Why are we here?
Written by Mayra Aguirre, LCSW
Immigrating from your native country is a personal decision, sometimes you have the time to plan for the move, sometimes it is a life or death decision. Everyone has their own immigration story, it’s almost like a love story. It has its ups and downs, and truly it’s not always 100% happiness. Why are we here? Well, there are many different factors of why we leave our native countries, but today we will categorize them as economic and social immigration and immigration to escape persecution conflict and violence.
- Economic and Social Immigration: This type of immigration is when the immigrant leaves to improve their standard of living, gain better jobs with higher wages, lower political corruption, and lower crime rates. We can even add better health care, even though undocumented immigrates are uninsured and most pay out of pocket for their health care. I believe that most people that immigrate come to the USA with what is called the American Dream, which is also defined by perspective, however with the final goal of living safely and comfortably.
- Now, Immigration is the escape of persecution, conflict, and violence as we have all seen in the media today, many countries are going through hell on earth. This is when it gets to that life or death situation. Where families flee their homes on any given night or say farewell to a parent in hopes of a safe travel to save their life. Persecution is the severe abuse of human rights such as religion, class, and race. Fear of persecution is the basis of refugee claims such as torture, discrimination, false imprisonment. For example, we have immigrants from Central America that flee their country due to gang violence which has grown to at times be stronger than the authorities. Times of war drive many out of their country in search of safety. As we all know, the aftermath of war can leave people homeless, alone and with zero resources.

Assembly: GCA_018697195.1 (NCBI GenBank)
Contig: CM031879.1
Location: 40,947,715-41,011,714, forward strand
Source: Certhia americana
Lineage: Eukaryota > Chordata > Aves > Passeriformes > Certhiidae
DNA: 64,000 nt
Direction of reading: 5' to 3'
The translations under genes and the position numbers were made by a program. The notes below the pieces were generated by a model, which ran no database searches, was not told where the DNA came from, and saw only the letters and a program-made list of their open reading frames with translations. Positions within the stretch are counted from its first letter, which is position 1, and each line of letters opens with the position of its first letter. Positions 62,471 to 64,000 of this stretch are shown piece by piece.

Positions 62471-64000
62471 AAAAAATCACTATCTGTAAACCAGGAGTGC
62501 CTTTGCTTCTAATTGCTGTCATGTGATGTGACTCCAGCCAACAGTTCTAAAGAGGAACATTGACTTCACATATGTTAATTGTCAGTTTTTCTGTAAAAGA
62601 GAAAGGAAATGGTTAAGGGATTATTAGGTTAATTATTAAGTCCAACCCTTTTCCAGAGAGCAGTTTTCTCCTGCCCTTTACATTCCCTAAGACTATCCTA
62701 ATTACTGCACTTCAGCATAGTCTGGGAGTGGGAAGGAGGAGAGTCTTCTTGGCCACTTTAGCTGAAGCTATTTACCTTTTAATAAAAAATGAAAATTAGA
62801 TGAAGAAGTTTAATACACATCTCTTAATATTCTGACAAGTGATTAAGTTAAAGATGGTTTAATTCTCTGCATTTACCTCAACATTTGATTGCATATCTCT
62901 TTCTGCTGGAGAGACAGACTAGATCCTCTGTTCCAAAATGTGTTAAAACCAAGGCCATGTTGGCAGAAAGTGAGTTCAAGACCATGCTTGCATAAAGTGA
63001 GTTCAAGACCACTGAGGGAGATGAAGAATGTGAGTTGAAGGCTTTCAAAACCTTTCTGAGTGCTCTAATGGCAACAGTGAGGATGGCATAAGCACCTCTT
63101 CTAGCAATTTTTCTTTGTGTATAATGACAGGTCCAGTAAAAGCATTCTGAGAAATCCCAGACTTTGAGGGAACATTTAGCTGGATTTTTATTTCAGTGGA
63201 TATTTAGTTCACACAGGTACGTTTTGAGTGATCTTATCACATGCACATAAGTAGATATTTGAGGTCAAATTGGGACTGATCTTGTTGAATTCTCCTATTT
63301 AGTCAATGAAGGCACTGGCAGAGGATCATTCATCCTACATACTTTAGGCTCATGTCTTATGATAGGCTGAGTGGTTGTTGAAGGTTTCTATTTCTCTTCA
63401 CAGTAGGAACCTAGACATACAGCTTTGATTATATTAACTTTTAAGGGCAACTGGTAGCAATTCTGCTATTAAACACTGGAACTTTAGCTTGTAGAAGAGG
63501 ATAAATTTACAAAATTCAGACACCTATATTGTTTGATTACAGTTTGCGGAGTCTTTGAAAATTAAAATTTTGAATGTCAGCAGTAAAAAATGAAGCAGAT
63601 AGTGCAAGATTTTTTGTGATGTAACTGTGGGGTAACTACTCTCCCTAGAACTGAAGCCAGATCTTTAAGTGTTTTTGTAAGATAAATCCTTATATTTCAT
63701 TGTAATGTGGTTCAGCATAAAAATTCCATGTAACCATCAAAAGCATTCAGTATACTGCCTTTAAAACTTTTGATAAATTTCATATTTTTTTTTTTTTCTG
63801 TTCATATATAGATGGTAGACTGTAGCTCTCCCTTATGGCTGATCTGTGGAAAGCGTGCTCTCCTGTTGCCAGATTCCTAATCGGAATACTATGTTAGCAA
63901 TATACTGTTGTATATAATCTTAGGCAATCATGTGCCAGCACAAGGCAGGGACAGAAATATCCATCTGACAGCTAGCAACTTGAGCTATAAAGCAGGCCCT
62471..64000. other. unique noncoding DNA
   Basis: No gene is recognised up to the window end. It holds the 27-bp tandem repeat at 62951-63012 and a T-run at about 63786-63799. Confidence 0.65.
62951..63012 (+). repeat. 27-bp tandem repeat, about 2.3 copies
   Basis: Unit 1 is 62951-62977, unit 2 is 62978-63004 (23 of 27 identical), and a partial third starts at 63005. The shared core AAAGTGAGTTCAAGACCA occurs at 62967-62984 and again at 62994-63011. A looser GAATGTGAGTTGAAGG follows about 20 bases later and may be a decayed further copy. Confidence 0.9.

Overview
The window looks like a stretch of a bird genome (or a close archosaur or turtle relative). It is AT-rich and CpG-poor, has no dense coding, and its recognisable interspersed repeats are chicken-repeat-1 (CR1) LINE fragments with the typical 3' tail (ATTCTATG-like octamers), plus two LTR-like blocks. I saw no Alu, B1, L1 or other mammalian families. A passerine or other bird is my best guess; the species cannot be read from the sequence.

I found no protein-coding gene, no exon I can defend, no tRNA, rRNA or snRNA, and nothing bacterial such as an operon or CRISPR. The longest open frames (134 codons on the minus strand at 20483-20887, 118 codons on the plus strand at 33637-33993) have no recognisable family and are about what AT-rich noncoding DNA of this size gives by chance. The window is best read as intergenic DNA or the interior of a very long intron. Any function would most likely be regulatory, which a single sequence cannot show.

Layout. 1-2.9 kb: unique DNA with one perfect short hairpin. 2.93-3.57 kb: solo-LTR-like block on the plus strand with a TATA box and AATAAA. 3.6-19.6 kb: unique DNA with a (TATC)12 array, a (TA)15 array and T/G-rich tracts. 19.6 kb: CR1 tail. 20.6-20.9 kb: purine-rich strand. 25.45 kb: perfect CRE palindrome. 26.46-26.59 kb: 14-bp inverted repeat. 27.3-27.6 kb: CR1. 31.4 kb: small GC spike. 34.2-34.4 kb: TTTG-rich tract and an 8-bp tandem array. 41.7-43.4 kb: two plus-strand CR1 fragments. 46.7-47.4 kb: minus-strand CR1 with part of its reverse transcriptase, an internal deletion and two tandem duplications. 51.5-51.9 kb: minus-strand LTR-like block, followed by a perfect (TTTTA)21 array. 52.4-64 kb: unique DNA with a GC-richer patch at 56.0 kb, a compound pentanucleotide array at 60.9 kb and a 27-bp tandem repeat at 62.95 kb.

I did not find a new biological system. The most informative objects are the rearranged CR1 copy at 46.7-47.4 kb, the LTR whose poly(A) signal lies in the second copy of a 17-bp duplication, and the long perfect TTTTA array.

How we get here? That will need to be a whole other blog! USA, Germany and The United Kingdom are the 3 countries with the highest number of immigrants arriving to stay in their country. However, does not matter where you go or how you got there. The process of leaving your native country, family, friends, culture, and food is one of the hardest parts of a person’s life. Missing your country while you have to accommodate to starting from zero, new lifestyle, new language, new culture and many times with very few supports really takes for a very strong character, but sometimes you never know how strong you are until being strong is the only choice you have.
Mayra Aguirre is a bilingual Licensed Clinical Social Worker. For the time she has worked in the field of social work she has encountered the need of services for the Hispanic community. She has dedicated her career to supporting, treating and being the voice of her people. IBC podcast and blog is offered to the public to learn about many different psychological, social, political and diversity topics.
If you’d like to know more about me and the services we offer at IBC, please follow this link: https://integratedbilingualcounseling.com/mayra-aguirre/